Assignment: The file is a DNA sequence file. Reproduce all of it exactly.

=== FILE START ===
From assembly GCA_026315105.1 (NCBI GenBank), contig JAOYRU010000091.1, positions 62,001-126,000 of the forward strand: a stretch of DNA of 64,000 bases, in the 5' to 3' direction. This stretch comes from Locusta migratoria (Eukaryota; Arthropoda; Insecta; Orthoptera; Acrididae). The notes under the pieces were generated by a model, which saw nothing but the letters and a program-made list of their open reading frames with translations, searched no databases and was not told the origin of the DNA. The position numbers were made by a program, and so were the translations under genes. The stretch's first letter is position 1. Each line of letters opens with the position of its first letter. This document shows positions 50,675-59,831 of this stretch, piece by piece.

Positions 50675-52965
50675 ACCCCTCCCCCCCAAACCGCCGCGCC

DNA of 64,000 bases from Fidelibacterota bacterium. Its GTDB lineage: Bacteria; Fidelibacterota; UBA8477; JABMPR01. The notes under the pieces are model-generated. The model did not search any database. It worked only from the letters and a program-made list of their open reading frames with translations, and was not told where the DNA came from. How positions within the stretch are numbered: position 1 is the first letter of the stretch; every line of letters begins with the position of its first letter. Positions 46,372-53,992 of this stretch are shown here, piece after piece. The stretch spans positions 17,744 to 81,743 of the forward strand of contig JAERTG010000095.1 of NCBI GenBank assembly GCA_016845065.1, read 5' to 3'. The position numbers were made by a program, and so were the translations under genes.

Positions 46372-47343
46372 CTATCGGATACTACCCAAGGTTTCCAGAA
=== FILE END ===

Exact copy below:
From assembly GCA_026315105.1 (NCBI GenBank), contig JAOYRU010000091.1, positions 62,001-126,000 of the forward strand: a stretch of DNA of 64,000 bases, in the 5' to 3' direction. This stretch comes from Locusta migratoria (Eukaryota; Arthropoda; Insecta; Orthoptera; Acrididae). The notes under the pieces were generated by a model, which saw nothing but the letters and a program-made list of their open reading frames with translations, searched no databases and was not told the origin of the DNA. The position numbers were made by a program, and so were the translations under genes. The stretch's first letter is position 1. Each line of letters opens with the position of its first letter. This document shows positions 50,675-59,831 of this stretch, piece by piece.

Positions 50675-52965
50675 ACCCCTCCCCCCCAAACCGCCGCGCC

DNA of 64,000 bases from Fidelibacterota bacterium. Its GTDB lineage: Bacteria; Fidelibacterota; UBA8477; JABMPR01. The notes under the pieces are model-generated. The model did not search any database. It worked only from the letters and a program-made list of their open reading frames with translations, and was not told where the DNA came from. How positions within the stretch are numbered: position 1 is the first letter of the stretch; every line of letters begins with the position of its first letter. Positions 46,372-53,992 of this stretch are shown here, piece after piece. The stretch spans positions 17,744 to 81,743 of the forward strand of contig JAERTG010000095.1 of NCBI GenBank assembly GCA_016845065.1, read 5' to 3'. The position numbers were made by a program, and so were the translations under genes.

Positions 46372-47343
46372 CTATCGGATACTACCCAAGGTTTCCAGAA